Culturally, the 1990s are characterized by the rise of multiculturalism and alternative media, which continued into the 2000s and 2010s. Movements such as grunge, the rave scene and hip hop spread around the world to young people during that decade, aided by then-new technology such as cable television and the World Wide Web.
In the absence of world communism, which collapsed in the first two years of the decade, the 1990s was politically defined by a movement towards the right-wing, including increase in support for far-right parties in Europe as well as the advent of the Hindu nationalist Bharatiya Janata Party and cuts in social spending in the United States, Canada, New Zealand, and the UK. The United States also saw a massive revival in the use of the death penalty in the 1990s, which reversed in the early 21st century. During the 1990s the character of the European Union and Euro were formed and codified in treaties.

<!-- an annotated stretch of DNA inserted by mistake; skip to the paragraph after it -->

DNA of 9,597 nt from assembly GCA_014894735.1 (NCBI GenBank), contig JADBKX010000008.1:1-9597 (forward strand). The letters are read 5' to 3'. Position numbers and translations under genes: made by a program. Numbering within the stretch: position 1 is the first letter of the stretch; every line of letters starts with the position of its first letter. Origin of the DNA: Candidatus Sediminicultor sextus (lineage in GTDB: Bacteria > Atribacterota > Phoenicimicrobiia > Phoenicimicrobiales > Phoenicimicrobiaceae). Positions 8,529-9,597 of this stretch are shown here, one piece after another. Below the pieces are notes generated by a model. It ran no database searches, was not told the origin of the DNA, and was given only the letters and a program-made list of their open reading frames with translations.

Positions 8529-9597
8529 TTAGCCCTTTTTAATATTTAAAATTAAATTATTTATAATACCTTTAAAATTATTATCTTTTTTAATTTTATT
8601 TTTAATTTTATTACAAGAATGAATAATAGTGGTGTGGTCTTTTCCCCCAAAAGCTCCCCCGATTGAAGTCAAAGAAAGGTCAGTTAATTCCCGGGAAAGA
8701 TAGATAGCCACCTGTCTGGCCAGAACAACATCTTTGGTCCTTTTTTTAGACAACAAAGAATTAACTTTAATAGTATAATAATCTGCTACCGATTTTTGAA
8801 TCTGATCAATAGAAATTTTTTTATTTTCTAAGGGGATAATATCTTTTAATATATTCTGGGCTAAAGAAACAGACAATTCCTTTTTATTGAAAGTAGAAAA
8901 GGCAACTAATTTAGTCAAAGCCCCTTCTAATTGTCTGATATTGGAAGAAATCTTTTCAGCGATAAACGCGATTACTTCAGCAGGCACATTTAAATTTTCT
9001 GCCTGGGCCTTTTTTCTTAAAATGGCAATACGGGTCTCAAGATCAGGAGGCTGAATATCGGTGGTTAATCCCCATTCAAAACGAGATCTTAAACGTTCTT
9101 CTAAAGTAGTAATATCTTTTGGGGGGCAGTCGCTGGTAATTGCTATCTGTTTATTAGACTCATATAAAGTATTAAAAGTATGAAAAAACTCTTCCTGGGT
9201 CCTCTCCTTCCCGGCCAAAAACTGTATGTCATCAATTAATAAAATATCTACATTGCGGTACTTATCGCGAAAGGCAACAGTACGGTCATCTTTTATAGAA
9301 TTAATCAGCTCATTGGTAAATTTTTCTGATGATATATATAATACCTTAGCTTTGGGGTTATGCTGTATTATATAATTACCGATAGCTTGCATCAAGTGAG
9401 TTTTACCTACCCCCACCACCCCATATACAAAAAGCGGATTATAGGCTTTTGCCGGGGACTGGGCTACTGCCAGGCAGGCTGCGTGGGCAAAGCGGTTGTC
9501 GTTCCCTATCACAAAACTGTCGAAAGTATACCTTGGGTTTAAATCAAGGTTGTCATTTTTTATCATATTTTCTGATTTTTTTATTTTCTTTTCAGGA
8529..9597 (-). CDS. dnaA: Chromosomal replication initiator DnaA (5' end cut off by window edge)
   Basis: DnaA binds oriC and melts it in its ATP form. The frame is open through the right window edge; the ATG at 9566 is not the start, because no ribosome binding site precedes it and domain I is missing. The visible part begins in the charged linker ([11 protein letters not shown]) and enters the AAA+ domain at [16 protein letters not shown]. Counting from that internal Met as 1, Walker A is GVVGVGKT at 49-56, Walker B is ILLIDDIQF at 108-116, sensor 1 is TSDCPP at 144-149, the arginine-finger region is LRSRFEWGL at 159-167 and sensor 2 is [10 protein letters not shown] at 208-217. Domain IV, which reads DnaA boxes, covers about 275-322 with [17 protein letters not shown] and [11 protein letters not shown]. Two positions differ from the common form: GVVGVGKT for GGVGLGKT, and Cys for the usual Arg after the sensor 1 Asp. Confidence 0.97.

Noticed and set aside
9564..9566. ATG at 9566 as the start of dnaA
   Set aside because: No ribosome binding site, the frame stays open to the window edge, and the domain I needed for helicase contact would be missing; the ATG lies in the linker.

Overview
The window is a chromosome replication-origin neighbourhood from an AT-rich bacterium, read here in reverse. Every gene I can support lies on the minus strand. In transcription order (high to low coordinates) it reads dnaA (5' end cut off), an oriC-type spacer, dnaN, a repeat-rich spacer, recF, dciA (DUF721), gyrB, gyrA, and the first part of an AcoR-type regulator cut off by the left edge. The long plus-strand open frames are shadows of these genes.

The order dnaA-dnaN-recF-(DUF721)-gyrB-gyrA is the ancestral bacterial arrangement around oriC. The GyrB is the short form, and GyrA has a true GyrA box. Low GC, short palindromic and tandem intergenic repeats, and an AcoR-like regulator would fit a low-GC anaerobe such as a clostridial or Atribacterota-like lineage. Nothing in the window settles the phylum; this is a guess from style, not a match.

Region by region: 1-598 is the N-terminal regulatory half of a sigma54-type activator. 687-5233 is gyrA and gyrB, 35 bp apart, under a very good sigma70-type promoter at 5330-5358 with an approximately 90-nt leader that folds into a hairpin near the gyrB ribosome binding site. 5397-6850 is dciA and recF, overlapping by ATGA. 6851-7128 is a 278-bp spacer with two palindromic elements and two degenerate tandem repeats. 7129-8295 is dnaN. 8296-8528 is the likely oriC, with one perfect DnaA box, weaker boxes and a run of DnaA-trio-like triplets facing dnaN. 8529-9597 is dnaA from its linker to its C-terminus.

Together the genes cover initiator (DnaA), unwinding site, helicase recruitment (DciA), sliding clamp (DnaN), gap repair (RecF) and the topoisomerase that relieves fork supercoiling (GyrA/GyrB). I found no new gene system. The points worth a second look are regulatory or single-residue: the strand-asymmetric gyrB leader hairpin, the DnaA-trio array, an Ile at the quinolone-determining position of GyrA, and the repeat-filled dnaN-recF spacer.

A combination of factors, including the continued mass mobilization of capital markets through neo-liberalism, the thawing of the decades-long Cold War, the beginning of the widespread proliferation of new media such as the Internet from the middle of the decade onwards, increasing skepticism towards government, and the dissolution of the Soviet Union led to a realignment and reconsolidation of economic and political power across the world and within countries. The dot-com bubble of 1997–2000 brought wealth to some entrepreneurs before its crash between 2000 and 2001.
The 1990s saw extreme advances in technology, with the World Wide Web, the first gene therapy trial, and the first designer babies all emerging in 1990 and being improved and built upon throughout the decade.
New ethnic conflicts emerged in Africa, the Balkans, and the Caucasus, the former two which led to the Rwandan and Bosnian genocides, respectively. Signs of any resolution of tensions between Israel and the Arab world remained elusive despite the progress of the Oslo Accords, though The Troubles in Northern Ireland came to a standstill in 1998 with the Good Friday Agreement after 30 years of violence.